Letters of Credit from A to Z
- What is a letter of credit?
- What is the difference between a letter of credit and a documentary credit?
- When do you need a letter of credit?
- How does a letter of credit work?
- What are the different types of letters of credit?
- What are the 4 parties involved in issuing a letter of credit?
- Why does an exporter need a letter of credit?
- 3 benefits of a documentary credit
Global commerce has its own rules, and some of them can be stressful and difficult to understand. Importers and exporters need to be familiar with Letters of Credit. Jones will help you understand this critical business document.
What is a letter of credit?
A letter of credit is one of the most common payment methods in international trade. It confirms that the purchaser's or importer's bank is prepared to pay the importer or exporter a certain amount at a specific time, if the vendor submits all documents, as detailed in the contract or pro forma invoice.
What is the difference between a letter of credit and a documentary credit?
It's the same thing. In North America, it is called letter of credit or LC. In Europe, it is called documentary credit or credoc.
When do you need a letter of credit?
- When the transaction amount is high.
- When one of the parties involved is uncertain of the purchaser's honesty, ethics or creditworthiness, or the destination country.
How does a letter of credit work?
The vendor receives a guarantee of payment from the buyer's bank, upon presentation of the contract documents.
The purchaser is assured by his bank that the seller does not receive any payment until the correct documents are submitted, the value of the merchandise is confirmed, and the shipment is complete.
In other words, the purchaser's bank substitutes for the buyer's payment obligation. It is important to understand that conventions and practices in standard letters of credit are ruled by the International Chamber of Commerce.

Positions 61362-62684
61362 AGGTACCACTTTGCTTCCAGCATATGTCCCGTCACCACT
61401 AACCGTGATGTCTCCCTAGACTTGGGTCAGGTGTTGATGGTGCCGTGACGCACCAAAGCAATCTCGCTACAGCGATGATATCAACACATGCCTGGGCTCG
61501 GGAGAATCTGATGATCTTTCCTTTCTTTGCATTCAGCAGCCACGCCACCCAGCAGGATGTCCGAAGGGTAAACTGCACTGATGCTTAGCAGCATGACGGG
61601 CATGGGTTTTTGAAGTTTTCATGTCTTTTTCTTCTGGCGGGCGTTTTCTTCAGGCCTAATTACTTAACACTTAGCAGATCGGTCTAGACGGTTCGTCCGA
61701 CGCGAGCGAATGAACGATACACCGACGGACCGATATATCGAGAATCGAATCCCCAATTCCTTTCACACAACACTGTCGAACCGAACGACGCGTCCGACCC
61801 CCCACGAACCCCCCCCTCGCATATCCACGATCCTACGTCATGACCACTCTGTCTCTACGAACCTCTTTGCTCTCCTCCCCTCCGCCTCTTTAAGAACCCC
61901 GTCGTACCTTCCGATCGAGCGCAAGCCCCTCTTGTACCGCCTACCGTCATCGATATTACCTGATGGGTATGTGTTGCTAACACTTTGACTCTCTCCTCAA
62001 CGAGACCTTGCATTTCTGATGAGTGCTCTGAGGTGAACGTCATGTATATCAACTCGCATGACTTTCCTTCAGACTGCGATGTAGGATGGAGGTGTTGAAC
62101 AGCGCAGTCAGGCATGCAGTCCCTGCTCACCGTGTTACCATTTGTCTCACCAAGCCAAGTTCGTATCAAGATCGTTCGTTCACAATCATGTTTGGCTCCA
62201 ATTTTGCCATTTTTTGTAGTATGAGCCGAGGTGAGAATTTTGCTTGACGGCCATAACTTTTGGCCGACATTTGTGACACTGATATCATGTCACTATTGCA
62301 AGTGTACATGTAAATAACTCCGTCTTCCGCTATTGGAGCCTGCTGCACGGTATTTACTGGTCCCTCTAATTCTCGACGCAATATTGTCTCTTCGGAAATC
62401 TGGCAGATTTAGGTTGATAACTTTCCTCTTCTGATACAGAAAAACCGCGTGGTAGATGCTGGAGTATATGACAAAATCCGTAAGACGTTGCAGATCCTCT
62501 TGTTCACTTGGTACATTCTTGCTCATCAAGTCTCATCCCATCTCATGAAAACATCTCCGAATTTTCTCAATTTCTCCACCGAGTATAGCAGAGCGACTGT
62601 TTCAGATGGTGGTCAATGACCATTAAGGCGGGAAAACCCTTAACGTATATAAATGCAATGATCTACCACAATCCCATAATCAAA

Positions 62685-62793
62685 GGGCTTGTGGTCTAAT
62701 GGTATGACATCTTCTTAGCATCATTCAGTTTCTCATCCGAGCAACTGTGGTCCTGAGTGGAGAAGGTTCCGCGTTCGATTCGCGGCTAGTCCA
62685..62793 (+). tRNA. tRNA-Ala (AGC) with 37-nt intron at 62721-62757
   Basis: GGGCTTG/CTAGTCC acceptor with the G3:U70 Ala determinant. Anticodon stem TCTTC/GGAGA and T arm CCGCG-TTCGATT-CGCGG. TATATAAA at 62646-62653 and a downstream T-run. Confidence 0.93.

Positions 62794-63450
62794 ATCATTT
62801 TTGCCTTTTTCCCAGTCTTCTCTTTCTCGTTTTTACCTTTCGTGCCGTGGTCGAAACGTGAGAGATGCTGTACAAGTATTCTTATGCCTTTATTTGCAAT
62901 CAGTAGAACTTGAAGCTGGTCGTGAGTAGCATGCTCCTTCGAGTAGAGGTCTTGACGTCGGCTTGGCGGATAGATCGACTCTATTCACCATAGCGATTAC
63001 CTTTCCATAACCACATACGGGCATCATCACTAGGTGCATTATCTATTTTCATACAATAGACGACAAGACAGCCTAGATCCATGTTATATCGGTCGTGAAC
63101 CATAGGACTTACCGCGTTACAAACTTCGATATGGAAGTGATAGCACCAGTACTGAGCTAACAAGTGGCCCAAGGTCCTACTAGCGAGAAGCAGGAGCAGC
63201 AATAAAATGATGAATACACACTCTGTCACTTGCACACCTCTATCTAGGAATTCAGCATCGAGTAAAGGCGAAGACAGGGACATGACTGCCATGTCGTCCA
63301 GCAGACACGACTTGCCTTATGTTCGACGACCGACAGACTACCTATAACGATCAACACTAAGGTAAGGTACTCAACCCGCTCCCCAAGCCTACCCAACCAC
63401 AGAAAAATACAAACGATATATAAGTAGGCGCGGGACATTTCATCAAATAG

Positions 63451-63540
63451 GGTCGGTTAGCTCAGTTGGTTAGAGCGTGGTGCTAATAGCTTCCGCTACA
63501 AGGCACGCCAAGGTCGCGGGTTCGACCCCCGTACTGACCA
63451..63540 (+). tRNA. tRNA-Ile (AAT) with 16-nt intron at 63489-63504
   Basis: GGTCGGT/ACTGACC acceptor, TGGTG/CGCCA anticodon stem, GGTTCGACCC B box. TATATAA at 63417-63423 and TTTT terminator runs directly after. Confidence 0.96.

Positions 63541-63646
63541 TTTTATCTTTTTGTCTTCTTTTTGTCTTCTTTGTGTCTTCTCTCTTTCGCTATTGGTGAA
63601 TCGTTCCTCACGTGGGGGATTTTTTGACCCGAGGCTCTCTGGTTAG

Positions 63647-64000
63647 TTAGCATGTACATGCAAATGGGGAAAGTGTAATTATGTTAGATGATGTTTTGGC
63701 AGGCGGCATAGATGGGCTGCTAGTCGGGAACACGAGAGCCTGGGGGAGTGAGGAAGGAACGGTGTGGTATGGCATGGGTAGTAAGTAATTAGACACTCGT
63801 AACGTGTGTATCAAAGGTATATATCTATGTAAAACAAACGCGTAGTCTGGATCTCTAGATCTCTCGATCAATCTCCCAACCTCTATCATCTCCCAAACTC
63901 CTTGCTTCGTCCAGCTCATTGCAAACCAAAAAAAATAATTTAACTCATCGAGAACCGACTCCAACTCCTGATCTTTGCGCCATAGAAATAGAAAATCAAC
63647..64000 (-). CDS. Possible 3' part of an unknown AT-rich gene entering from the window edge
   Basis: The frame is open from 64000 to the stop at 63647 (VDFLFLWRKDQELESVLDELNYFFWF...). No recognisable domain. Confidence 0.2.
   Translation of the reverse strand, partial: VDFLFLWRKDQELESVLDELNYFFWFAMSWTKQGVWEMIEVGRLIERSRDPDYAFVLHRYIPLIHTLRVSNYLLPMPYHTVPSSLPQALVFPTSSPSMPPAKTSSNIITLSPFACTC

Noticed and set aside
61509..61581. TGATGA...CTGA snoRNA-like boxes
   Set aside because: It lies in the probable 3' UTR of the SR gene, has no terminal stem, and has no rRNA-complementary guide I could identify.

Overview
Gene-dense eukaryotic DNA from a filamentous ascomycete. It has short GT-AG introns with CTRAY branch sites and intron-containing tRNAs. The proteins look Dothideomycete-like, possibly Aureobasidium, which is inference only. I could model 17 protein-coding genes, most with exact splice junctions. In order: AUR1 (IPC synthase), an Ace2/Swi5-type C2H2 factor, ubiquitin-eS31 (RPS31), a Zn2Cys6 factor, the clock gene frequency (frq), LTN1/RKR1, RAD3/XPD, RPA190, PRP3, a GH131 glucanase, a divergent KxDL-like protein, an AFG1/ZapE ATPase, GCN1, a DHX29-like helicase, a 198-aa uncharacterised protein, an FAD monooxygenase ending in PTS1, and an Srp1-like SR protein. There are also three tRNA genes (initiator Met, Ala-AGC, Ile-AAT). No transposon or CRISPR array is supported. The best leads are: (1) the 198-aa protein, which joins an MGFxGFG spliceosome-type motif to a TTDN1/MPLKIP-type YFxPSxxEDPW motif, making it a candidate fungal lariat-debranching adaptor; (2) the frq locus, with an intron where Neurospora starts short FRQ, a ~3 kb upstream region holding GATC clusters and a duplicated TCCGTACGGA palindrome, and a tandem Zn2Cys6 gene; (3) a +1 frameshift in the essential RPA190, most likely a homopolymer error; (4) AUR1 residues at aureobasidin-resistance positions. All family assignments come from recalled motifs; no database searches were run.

What are the different types of letters of credit?
A revocable letter of credit may be cancelled by the purchaser's bank at any time without a payment obligation. With an irrevocable letter of credit, the bank cannot avoid its payment obligations.
A notified letter of credit ensures that an export client will be notified that a letter of credit is opened in its favour.
A confirmed letter of credit is used where the country involved is politically unstable or their banking system is not 100% reliable.
What are the 4 parties involved in issuing a letter of credit?
- The purchaser (importer)
- The vendor (exporter or beneficiary)
- Importer's (issuing) bank
- Exporter's (notifying or confirming) bank
Why does an exporter need a letter of credit?
- You have an elevated risk of non-payment.
- You are concerned with the consequences of making errors (irregularities) in the documents.
- You are concerned that your letter of credit will be invalidated for failure to meet crucial conditions.
- You are anxious about your lack of knowledge about letters of credit.
- You have insufficient time to prepare the legal documents.
- Your regular freight forwarder is unable to assist you or does not offer this service.
3 benefits of a documentary credit
- The most secure payment method for the vendor.
- Removes the risk of non-payment.
- Easier financing for banks
In summary, a Letter of Credit is the simplest way to conduct international transactions. It helps you feel secure that you have all the right documents on hand, wherever the transaction takes place.
If you have any questions, don't hesitate to discuss them with our letter of credit specialists.